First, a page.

2012 was, if nothing else, a year of pronounced economic uncertainty for many countries around the world, and for most of them, this trend will linger into 2013. In Europe, a fiscal crisis continues to kindle doubt about the survival of the euro, creating uncertainty that is casting a shadow on real economic performance in the new year. The United States may have already entered recessionary territory. Likewise, China, India, and Japan are treading uncertain economic waters and scrambling to establish or maintain economic growth.
This first-quarter edition of the Global Economic Outlook begins with Alexander Börsch’s assessment of the Eurozone, where uncertainty remains a recurring theme. Concerns about the future of the shared currency are giving way to worries about the real economy, which may take their toll on growth prospects in the coming year.
Next, Carl Steidtmann suggests that the United States, like Europe, is already in a recession. He offers his rationale for a negative GDP forecast that may pull the United States into recessionary territory in early 2013. He suggests that the depth and duration of this recession will differ according to the speed of the resolution.
My assessment of China’s economic outlook is comparatively optimistic. Chinese economic growth is accelerating after slowing down for most of 2012. Improving exports, industrial production, retail sales growth, and declining consumer price inflation suggest that China is, in fact, on the mend. However, the country will need to navigate significant challenges, including ebbing foreign direct investment, a transition in political leadership, and the country’s ongoing need to shift away from export-led growth in favor of its consumer-driven counterpart, all of which raise questions about China’s ability to stay its course.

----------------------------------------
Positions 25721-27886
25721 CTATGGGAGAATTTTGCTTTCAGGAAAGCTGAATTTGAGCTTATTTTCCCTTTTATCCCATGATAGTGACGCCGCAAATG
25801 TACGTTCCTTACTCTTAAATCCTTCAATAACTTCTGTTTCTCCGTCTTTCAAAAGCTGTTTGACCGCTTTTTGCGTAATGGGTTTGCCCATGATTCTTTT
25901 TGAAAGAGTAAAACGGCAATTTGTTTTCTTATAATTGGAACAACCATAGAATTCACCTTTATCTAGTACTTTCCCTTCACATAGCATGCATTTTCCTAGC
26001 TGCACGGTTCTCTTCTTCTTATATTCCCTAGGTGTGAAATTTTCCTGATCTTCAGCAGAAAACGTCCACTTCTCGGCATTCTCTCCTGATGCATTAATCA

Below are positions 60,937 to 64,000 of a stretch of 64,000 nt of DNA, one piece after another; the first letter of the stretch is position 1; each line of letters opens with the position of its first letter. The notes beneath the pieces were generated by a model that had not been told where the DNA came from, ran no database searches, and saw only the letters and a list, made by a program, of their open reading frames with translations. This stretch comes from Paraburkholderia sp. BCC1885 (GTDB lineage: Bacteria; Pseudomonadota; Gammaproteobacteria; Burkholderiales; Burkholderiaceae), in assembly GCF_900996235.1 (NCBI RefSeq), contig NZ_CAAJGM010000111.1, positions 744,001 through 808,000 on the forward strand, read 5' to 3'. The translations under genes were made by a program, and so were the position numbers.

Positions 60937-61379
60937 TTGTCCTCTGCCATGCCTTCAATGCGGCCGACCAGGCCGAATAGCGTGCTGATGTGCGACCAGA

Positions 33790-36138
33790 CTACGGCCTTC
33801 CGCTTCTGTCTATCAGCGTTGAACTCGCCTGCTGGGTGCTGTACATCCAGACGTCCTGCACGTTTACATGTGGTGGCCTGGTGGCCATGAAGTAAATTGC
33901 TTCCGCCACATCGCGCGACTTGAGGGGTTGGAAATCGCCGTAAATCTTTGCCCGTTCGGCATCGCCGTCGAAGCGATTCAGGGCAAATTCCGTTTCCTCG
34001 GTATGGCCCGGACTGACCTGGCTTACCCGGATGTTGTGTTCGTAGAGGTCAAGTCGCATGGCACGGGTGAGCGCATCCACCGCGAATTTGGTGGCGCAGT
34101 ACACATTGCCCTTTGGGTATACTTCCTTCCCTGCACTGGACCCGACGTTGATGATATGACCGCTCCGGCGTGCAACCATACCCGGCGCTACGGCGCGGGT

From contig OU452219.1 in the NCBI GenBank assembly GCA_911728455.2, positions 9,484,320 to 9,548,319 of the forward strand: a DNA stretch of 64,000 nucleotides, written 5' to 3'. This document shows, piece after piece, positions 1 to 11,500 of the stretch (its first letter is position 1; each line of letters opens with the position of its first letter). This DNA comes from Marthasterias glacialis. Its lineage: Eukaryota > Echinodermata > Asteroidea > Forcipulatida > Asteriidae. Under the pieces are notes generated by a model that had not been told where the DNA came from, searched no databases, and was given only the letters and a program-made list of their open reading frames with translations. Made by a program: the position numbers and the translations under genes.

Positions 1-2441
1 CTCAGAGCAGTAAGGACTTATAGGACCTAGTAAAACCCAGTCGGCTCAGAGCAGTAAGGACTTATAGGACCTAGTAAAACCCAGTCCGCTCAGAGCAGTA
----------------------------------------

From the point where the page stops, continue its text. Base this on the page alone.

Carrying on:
Next, my outlook for Japan, entitled “Back into Recession,” suggests that Japan did not end 2012 on the optimistic note it enjoyed a year ago. The country’s exports have been hampered by a recession in Europe, declining automobile sales, waning government spending, aggressive monetary policy that hasn’t offset the country’s formidable deflationary pressures, and a high-valued yen that continues to compromise the competitiveness of Japanese exports.
Finally, Pralhad Burli writes that growth in India may improve over the next two quarters after experiencing a period of deceleration. Economic challenges, including a burgeoning fiscal deficit, low investments, elevated inflation, and high interest rates are looming over India’s outlook.